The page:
After the death of their father and the loss of their family’s wealth, sisters Lucrezia and Spinetti Buti are forced to turn to the Convent of Santa Margherita. Spinetti is more spiritual and easily adapts to life in the convent while Lucrezia is more restless. Her beauty catches the eye of the convent’s chaplain, Father Filippo Lippi. Father Lippi is an artist and he asks Lucrezia to model for him. Her beauty inspires him but they begin a relationship that could ruin both of them.
Historical fiction isn’t my favorite genre so I was less than thrilled when my book club chose The Miracles of Prato by Laurie Albanese and Laura Morowitz. In the interest of being a good member and to prepare for a Skype chat with Albanese, I tried my best to go into the book with a good attitude. I’m happy to report that I enjoyed the book very much and learned a lot along the way. I found myself stopping to read about items and events mentioned in the book. I was surprised at how different the church was in the 15th century and found the attitudes of the people fascinating. This book is a gem – it made me rethink my attitude toward historical fiction.
My book club loved The Miracles of Prato – one member said she thinks it’s the best book we’ve read. We had a wonderful chat with Laurie Albanese – we had a lot of questions for her and learned about her research process and what it was like to write a book with a close friend. We discussed history and art with her and had a wonderful time. This is a terrific book for discussion so I highly recommend it for book clubs.
Review copy provided by Harper Collins and Book Club Girl Book Club. I am an Indiebound Affiliate.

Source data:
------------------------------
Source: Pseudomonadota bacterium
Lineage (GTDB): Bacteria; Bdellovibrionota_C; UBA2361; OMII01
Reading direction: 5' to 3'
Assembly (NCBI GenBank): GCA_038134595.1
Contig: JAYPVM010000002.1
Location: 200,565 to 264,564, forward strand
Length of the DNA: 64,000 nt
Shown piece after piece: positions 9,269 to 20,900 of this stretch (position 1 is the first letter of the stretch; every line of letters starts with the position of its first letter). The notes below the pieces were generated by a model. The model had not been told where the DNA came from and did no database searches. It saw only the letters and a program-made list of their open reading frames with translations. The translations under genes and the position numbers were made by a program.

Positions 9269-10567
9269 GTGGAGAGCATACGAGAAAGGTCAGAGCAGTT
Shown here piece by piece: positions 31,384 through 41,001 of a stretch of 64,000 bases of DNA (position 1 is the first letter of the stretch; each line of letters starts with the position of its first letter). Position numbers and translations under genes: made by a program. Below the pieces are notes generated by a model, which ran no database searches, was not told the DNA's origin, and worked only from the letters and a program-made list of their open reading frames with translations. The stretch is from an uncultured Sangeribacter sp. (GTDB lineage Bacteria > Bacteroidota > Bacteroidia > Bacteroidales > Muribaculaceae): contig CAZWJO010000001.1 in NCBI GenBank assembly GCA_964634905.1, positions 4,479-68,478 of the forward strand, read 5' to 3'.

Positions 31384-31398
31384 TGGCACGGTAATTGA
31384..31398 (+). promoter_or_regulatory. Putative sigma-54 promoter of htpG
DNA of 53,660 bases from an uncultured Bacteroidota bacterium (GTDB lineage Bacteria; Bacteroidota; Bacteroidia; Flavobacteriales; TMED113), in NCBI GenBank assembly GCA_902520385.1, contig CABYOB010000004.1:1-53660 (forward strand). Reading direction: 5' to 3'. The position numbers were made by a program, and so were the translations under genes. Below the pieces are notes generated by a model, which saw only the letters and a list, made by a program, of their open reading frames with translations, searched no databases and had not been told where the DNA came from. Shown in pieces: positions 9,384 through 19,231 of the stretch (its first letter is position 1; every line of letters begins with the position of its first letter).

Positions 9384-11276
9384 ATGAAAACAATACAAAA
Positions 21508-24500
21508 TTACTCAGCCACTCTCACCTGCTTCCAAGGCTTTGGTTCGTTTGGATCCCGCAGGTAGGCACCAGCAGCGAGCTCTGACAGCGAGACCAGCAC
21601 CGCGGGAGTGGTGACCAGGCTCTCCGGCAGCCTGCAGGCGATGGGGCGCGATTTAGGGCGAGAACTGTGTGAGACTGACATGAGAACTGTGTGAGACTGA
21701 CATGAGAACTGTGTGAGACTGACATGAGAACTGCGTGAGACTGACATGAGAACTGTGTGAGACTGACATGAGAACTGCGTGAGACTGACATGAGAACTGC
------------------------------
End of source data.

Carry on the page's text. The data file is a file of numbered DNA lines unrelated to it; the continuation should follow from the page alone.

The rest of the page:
Welcome to Mailbox Monday, a meme started by Marcia of To Be Continued, and now hosted on its own blog. I’m at my mom’s this week so I won’t be around much. I found these books in my mailbox last week:
What did you find in your mailbox last week?
A little over a year ago, I wrote about Gone Reading, a web site that is near and dear to my heart. This site sells fantastic bookish products and donates all of the profits to reading related charities. That’s right, 100% of their after tax profits go to organizations like READ Global and Ethiopia Reads.
Gone Reading is constantly adding new products to their site and they recently invited me to review one of their recent additions and I chose the Literary Love Notecards and I couldn’t be more pleased with them. The notecards are made by Galison and the box contains 2 cards each of 4 different designs plus red envelopes that are lined with red hearts. The cards measure 5¼” by 4″ and are printed on heavy card stock and every card has some foil embossing on it. Each card features a beautiful, full color illustration plus a literary quote about love from William Shakespeare, Ralph Waldo Emerson, Oscar Wilde, or Robert Louis Stevenson. I think they’re perfect because they can be used for anything from thank you notes to thinking of you cards. I can’t wait to use mine.